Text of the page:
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Strain Gauge (SG) Training

Need help installing strain gauges? We would be happy to support you with your measuring task and provide you with all the necessary basics on the subject of strain gauges.

The training courses can be designed individually according to your wishes. Your questions and components will be taken into account in the training.

We also offer the production of samples and series parts based on strain gauge technology. We would be happy to support you in the development of the products.

Materials and  Basic Equipment

A lot of small materials are required for practical training: stranded wires in different cross-sections and colors, adhesives, covering materials, small tools, adhesive tapes, cleaning agents, soldering terminals, connection cables.

We will put together the right range for you to get you started.

Training process (example)

  • Introduction to strain gauge technology
  • Explanation of typical bridge circuits
  • Explanation of various wiring options
  • Explanation of the steps for strain gauge bonding
  • Carrying out the strain gauge application to measure bending, axial force, torsion and/or shear
  • Loading the component and evaluating the results with the measuring electronics
  • Calculation of stresses and moments from measured strains

Surface Preparation

The strain gauge application surfaces should have a roughness of 0.4 to 1.6 μm before degreasing and drying is completed. In this first step, the surface is roughened with an abrasive cloth, grit 320. Then clean the sanded surface with lint-free solvent cloths.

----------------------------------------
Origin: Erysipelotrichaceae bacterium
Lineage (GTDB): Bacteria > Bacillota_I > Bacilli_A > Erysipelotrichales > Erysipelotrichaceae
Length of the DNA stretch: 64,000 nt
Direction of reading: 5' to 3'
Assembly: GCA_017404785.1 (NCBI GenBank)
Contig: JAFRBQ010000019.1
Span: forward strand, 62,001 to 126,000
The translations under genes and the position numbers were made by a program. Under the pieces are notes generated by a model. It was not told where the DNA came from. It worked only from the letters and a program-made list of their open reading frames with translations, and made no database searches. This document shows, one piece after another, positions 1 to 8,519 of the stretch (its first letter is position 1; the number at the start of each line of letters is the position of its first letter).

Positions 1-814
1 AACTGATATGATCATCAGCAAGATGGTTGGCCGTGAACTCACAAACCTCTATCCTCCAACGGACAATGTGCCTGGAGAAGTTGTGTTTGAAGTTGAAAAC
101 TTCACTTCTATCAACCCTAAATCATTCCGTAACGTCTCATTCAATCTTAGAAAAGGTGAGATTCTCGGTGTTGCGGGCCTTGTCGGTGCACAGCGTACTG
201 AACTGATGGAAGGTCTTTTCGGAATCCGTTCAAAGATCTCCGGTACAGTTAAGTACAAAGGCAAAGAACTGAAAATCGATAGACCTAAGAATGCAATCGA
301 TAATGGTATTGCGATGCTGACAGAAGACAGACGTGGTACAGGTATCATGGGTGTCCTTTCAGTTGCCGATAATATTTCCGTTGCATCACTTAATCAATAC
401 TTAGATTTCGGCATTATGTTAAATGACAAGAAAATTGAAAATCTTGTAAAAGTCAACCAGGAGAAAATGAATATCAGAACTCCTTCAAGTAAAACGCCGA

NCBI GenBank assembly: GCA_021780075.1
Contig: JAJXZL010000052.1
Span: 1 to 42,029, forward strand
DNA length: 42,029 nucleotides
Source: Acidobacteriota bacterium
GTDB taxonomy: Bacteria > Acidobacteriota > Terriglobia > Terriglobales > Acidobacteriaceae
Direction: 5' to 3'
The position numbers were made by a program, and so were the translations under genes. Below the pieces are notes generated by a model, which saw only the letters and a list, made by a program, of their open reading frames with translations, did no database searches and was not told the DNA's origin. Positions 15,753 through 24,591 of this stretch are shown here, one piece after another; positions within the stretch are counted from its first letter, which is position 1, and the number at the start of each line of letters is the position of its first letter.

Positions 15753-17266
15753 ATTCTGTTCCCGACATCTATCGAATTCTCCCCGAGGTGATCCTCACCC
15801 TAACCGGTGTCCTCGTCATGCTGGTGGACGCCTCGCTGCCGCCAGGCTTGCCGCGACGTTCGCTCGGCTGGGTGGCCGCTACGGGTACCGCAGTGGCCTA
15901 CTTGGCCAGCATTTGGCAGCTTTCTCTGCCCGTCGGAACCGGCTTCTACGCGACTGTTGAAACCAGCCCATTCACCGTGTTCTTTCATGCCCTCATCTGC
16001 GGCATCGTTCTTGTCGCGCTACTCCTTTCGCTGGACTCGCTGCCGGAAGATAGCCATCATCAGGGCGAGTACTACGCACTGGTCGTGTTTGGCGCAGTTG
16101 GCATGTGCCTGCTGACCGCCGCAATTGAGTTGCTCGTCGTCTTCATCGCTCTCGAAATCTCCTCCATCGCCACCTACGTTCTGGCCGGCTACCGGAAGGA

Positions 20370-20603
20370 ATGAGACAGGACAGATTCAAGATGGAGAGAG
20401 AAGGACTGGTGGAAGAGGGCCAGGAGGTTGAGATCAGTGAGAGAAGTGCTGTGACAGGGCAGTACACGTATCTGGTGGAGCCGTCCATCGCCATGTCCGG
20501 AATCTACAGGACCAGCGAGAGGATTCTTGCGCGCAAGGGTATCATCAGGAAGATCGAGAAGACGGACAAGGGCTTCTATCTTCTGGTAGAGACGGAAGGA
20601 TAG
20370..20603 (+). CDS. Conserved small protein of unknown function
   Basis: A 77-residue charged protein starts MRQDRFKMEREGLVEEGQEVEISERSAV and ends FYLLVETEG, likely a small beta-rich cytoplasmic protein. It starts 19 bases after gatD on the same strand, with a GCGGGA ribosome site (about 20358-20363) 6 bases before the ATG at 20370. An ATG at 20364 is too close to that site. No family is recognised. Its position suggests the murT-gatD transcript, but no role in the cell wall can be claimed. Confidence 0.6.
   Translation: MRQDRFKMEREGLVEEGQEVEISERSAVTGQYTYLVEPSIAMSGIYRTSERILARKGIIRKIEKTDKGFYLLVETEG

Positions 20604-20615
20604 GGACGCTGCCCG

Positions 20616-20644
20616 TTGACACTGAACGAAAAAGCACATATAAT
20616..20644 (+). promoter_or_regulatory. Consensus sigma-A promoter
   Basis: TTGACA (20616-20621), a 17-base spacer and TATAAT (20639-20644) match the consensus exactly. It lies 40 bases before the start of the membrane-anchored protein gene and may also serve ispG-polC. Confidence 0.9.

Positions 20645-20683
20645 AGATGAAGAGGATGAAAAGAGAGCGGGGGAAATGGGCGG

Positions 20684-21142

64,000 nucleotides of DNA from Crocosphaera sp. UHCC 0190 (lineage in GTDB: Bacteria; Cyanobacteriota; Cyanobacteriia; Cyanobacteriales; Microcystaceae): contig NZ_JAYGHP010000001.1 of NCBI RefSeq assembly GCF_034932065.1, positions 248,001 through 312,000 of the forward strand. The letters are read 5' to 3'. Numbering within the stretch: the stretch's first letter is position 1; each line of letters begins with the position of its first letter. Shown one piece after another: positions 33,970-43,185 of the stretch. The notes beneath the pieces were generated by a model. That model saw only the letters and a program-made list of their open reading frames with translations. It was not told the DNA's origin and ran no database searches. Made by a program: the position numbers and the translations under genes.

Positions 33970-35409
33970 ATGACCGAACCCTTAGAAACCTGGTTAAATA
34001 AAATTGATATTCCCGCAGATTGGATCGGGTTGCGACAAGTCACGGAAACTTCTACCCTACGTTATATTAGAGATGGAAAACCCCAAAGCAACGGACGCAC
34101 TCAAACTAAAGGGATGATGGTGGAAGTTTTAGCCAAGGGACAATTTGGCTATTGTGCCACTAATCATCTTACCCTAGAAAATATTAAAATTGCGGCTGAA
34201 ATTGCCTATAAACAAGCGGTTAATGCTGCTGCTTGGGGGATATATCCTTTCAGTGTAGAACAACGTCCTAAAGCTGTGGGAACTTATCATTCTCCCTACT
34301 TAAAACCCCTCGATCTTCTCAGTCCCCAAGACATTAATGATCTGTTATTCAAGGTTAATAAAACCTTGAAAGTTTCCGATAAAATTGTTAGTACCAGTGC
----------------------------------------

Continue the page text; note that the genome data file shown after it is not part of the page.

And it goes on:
Marking the SG position

In the second step, position your strain gauge correctly. Simply mark the lines directly on the component with a ruler and an H2 pencil or with a ballpoint pen. Important: The crack must not be noticeable under the measuring grid. When using hot-curing adhesives, small air bubbles would form and affect the fatigue strength. A crack on both sides of the strain gauge is often sufficient.

Strain Gauge preparation

A polyimide adhesive tape serves as a positioning aid for the strain gauge. The adhesive tape covers the soldering points, so the soldering points remain free of adhesive.

The entire strain gauge is not covered with adhesive tape because then excess adhesive cannot escape.

When folding it over, make sure that the Strain Gage Foil is free 2...3 mm below the fixation so that adhesive is safely applied to the area of the scarf joint.

Now apply activator to strain gauges and component. Use the long side of the brush and try to wet the strain gauge and the component with one brush stroke each.

Run the brush stroke on the strain gauge from the hinge joint to the top edge, and on the component also from the hinge joint outwards.

Due to the peeling movement, the adhesive surfaces are now dust-free.

The activator must now evaporate completely (duration approx. 30s to 1 minute with a correspondingly thin application)

Sticking on the Strain Gauge

The adhesive can be applied to the strain gauge either directly from the bottle or indirectly using a wooden stick ("toothpick").

With the long side of the wooden stick, the excess adhesive is removed from the hinge joint towards the top edge so that when you then press it down with Teflon film, excessive amounts of adhesive do not come out.

The thumb is pressed over the strain gauge starting from the hinge joint. A Teflon film serves to insulate the thumb from the adhesive. The rolling movement pushes out the excess adhesive on all sides. The pressure is held for at least 60 seconds.

You can then check through the Teflon film to see whether the adhesive has come out on all four edges. Then the Teflon film is removed.

After about 5 minutes, the Kapton adhesive tape can be removed (peeling horizontally without applying force to the strain gauge).

Wiring the Bridge Circuit

This step performs the internal wiring of the bridge circuit.

The connections of the Wheatstone bridge circuit are available at the soldering terminals. The connection cable is placed there.